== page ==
Awareness for early diagnosis of breast cancer remains low


Saudi Gazette

JEDDAH — Breast cancer experts who gathered here for a media workshop on Saturday agreed that greater awareness is needed in society to encourage women to conduct mammograms to have an early diagnosis of possible malignancy.

The doctors said early diagnosis means effective treatment, reduced rate of progression and a better quality life for patients. They noted that there must be awareness on different levels, including public, media and individual.

When asked about breast cancer treatments available to expatriate women, Dr. Omalkhair Abulkhiar, a consultant in medical oncology at the National Guard Health Affairs, told Saudi Gazette that they have called on the private sector to include expatriates in social responsibility programs so they could get treatment for free in case their insurance schemes do not cover the treatment. She added that at present expatriates could get free treatment through charity societies alone.

Dr. Tahir Al-Tuweijeri, a consultant in medical oncology at King Faisal Specialist Hospital and Research Center in Riyadh, said breast cancer constitutes one-third of all cancers diagnosed in the world. He added that the ratio in the Kingdom is not far from the global rate. He said women who are in their 50s are more vulnerable to the disease.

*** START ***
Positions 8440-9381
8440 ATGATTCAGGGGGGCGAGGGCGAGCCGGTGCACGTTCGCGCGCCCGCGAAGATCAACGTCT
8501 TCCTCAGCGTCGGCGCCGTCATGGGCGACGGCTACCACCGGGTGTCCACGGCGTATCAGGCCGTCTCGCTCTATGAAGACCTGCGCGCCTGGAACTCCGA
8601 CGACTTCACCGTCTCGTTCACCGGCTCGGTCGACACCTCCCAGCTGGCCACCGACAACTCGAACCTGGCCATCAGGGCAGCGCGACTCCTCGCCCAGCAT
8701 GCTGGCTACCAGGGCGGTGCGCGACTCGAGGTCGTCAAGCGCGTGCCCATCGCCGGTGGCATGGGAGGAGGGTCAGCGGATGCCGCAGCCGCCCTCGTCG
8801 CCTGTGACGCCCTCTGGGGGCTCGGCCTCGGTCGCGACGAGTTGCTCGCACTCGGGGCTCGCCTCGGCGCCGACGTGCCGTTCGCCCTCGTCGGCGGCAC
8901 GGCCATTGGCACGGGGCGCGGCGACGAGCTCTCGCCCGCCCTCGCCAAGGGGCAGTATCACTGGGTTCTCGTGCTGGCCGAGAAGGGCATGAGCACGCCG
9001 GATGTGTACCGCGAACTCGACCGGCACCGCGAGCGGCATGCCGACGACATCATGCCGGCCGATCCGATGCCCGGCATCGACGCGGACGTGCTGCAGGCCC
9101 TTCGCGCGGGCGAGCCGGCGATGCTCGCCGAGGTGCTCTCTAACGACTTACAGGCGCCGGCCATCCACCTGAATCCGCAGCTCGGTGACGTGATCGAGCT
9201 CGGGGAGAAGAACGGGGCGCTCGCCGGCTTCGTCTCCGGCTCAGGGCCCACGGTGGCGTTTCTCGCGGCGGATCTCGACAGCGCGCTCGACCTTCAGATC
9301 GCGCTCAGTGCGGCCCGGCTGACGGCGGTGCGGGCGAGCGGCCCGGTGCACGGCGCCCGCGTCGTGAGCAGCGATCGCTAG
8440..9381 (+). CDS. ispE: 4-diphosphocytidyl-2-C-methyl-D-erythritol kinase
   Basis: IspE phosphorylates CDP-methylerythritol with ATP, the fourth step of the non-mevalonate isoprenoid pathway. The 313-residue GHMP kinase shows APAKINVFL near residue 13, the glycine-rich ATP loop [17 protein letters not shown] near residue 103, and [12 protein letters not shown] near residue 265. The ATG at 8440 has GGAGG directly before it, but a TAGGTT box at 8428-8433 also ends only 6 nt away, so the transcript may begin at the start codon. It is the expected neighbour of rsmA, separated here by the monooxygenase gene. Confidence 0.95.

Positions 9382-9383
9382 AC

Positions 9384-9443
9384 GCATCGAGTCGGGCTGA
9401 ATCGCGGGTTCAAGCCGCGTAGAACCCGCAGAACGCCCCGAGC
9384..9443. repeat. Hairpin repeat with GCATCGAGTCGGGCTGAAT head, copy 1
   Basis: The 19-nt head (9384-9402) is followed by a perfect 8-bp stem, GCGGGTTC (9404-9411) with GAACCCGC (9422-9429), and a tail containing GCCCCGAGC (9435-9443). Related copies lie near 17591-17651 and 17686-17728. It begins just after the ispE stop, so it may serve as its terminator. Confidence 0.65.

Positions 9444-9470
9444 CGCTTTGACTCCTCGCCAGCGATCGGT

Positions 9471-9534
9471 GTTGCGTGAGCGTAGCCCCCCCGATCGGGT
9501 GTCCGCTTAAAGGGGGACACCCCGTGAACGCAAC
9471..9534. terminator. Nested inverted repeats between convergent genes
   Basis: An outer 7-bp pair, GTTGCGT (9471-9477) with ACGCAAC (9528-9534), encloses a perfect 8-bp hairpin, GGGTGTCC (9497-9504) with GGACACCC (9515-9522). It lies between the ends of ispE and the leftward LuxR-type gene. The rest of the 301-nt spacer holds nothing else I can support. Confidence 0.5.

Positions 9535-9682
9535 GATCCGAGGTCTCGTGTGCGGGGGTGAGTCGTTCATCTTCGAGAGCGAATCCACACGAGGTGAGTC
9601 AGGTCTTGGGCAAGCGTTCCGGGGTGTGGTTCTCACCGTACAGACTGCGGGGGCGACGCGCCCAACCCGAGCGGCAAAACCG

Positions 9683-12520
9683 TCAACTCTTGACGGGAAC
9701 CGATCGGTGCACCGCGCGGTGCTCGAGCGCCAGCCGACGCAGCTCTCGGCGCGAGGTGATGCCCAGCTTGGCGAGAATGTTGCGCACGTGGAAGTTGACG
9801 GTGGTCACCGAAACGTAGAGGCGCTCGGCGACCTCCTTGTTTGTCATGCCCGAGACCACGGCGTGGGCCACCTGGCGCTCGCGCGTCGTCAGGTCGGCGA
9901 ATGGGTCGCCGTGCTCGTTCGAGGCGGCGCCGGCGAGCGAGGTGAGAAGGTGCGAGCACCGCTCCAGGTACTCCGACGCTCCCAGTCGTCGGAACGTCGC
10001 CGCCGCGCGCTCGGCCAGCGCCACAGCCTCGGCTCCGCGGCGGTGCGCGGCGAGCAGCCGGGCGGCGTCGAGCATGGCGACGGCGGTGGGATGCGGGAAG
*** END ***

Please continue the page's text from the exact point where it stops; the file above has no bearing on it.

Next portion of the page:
Al-Tuweijeri noted that advanced countries like the US and Switzerland have increased the diagnosis of breast cancer at early stages. However, in the Kingdom for the last 10 years the rate of women diagnosed at early stages remains stagnant, which means the majority of cases doctors receive are at late stages. This, he said, drives the Kingdom to "put high cost for no value" since the survival rate in late stages is less, compared to early diagnoses.

The latest available statistics for breast cancer in the Kingdom dates back to 2013, said the specialist. He added that at that time only 1,835 cases were detected and he anticipated the number to have increased in the past four years.

Dr. Meteb Al-Foheidi, a medical oncology consultant at the National Guard Health Affairs, said obesity might put women at greater breast cancer risk. He added that the use of birth control pills randomly and without consulting doctors could also be a cause factor.

The doctors recommended making mammogram tests compulsory on women above the age of 40. Thy also offered to give training workshops for reporters to help increase their understanding of breast cancer so that they can raise awareness in society equipped with scientific knowledge.

The media workshop was organized by Novartis, a pharmaceutical company, at Jeddah Sofitel on Saturday. It was attended by specialists from different Saudi regions and representatives of various media organizations.

According to a breakdown of figures presented by the experts, 41.1 women in every 100,000 women in the Eastern Province have breast cancer, 29.3 in Riyadh region, 25.3 in Makkah region, 25 in the Northern Border and 24.9 in Tabuk region.